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Title: Development of Liquid-Vapor Core Reactors with MHD Generator for Space Power and Propulsion Applications

Any reactor that utilizes fuel consisting of a fissile material in a gaseous state may be referred to as a gaseous core reactor (GCR). Studies on GCRs have primarily been limited to the conceptual phase, mostly due to budget cuts and program cancellations in the early 1970's. A few scientific experiments have been conducted on candidate concepts, primarily of static pressure fissile gas filling a cylindrical or spherical cavity surrounded by a moderating shell, such as beryllium, heavy water, or graphite. The main interest in this area of nuclear power generation is for space applications. The interest in space applications has developed due to the promise of significant enhancement in fuel utilization, safety, plant efficiency, special high-performance features, load-following capabilities, power conversion optimization, and other key aspects of nuclear power generation. The design of a successful GCR adapted for use in space is complicated. The fissile material studied in the pa st has been in a fluorine compound, either a tetrafluoride or a hexafluoride. Both of these molecules have an impact on the structural material used in the making of a GCR. Uranium hexafluoride as a fuel allows for a lower operating temperature, but at temperatures greater than 900K becomesmore » essentially impossible to contain. This difficulty with the use of UF6 has caused engineers and scientists to use uranium tetrafluoride, which is a more stable molecule but has the disadvantage of requiring significantly higher operating temperatures. Gas core reactors have traditionally been studied in a steady state configuration. In this manner a fissile gas and working fluid are introduced into the core, called a cavity, that is surrounded by a reflector constructed of materials such as Be or BeO. These reactors have often been described as cavity reactors because the density of the fissile gas is low and criticality is achieved only by means of the reflector to reduce neutron leakage from the core. Still there are problems of containment since many of the proposed vessel materials such as W or Mo have high neutron cross sections making the design of a critical system difficult. There is also the possibility for a GCR to remain in a subcritical state, and by the use of a shockwave mechanism, increase the pressure and temperature inside the core to achieve criticality. This type of GCR is referred to as a shockwave-driven pulsed gas core reactor. These two basic designs were evaluated as advance concepts for space power and propulsion.« less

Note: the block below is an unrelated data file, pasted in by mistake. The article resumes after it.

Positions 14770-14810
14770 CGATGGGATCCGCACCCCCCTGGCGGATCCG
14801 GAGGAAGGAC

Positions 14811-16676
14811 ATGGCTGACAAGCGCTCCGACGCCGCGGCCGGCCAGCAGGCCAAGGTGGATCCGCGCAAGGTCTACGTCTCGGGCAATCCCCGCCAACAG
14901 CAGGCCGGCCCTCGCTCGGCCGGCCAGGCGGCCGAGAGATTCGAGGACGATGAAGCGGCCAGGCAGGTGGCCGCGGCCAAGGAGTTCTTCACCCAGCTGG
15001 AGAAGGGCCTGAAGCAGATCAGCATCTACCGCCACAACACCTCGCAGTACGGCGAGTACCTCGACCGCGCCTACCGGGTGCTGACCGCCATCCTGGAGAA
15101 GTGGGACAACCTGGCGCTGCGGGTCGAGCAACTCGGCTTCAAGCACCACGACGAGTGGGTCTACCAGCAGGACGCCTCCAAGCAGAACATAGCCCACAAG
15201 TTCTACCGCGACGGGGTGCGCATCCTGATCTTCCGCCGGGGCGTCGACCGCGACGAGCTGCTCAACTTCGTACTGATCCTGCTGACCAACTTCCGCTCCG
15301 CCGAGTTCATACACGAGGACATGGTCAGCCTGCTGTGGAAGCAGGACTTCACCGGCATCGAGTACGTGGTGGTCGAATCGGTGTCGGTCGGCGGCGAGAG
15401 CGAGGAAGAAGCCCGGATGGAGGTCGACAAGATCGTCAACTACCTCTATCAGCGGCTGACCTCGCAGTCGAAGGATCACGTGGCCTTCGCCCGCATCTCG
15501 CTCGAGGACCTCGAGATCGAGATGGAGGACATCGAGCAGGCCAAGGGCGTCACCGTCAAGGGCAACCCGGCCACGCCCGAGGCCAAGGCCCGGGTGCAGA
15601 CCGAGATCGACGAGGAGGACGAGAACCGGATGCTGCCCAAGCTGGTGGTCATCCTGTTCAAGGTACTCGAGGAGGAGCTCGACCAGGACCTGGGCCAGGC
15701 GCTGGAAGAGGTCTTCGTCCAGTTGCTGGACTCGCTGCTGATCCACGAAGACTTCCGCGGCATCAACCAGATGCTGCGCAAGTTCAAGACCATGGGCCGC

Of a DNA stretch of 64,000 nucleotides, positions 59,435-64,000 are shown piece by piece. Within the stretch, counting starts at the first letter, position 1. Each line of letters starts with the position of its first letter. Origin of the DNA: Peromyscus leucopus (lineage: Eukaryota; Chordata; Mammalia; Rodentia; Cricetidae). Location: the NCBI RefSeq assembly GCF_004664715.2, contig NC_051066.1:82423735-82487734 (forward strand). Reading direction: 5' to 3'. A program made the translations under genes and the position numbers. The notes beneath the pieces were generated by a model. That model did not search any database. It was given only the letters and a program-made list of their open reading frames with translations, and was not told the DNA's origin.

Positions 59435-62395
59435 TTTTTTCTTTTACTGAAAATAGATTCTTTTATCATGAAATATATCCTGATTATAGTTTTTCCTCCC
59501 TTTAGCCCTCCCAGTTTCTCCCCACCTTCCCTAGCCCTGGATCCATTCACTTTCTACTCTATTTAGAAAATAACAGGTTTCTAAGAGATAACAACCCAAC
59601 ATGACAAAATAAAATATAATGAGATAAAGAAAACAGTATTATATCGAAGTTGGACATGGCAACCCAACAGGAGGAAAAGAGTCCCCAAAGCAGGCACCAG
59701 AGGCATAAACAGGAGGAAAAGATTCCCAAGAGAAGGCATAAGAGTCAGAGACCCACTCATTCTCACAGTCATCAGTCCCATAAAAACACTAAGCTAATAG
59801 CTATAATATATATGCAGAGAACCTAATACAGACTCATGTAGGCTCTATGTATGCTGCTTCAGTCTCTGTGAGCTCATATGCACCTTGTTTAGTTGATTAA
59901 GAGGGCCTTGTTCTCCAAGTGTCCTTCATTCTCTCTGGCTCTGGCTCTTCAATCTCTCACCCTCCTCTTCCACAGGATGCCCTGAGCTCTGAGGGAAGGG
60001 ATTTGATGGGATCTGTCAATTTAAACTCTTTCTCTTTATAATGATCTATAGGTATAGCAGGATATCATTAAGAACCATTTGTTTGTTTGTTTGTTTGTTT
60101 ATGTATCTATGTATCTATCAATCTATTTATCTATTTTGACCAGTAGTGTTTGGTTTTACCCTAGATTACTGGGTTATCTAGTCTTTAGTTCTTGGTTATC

Authors:
Publication Date:
OSTI Identifier:
799231
Report Number(s):
DOE/ID/13635
TRN: US0204970
DOE Contract Number:
FG07-98ID13635
Resource Type:
Technical Report
Resource Relation:
Other Information: PBD: 13 Aug 2002
Research Org:
University of Florida (US)
Sponsoring Org:
(US)
Country of Publication:
United States
Language:
English
Subject:
11 NUCLEAR FUEL CYCLE AND FUEL MATERIALS; 29 ENERGY PLANNING, POLICY AND ECONOMY; 30 DIRECT ENERGY CONVERSION; BUILDING MATERIALS; CROSS SECTIONS; FISSILE MATERIALS; FLUORINE COMPOUNDS; HEAVY WATER; MHD GENERATORS; NEUTRON LEAKAGE; NUCLEAR POWER; PROPULSION; URANIUM HEXAFLUORIDE; URANIUM TETRAFLUORIDE; WORKING FLUIDS NESDPS Office of Nuclear Energy Space and Defense Power Systems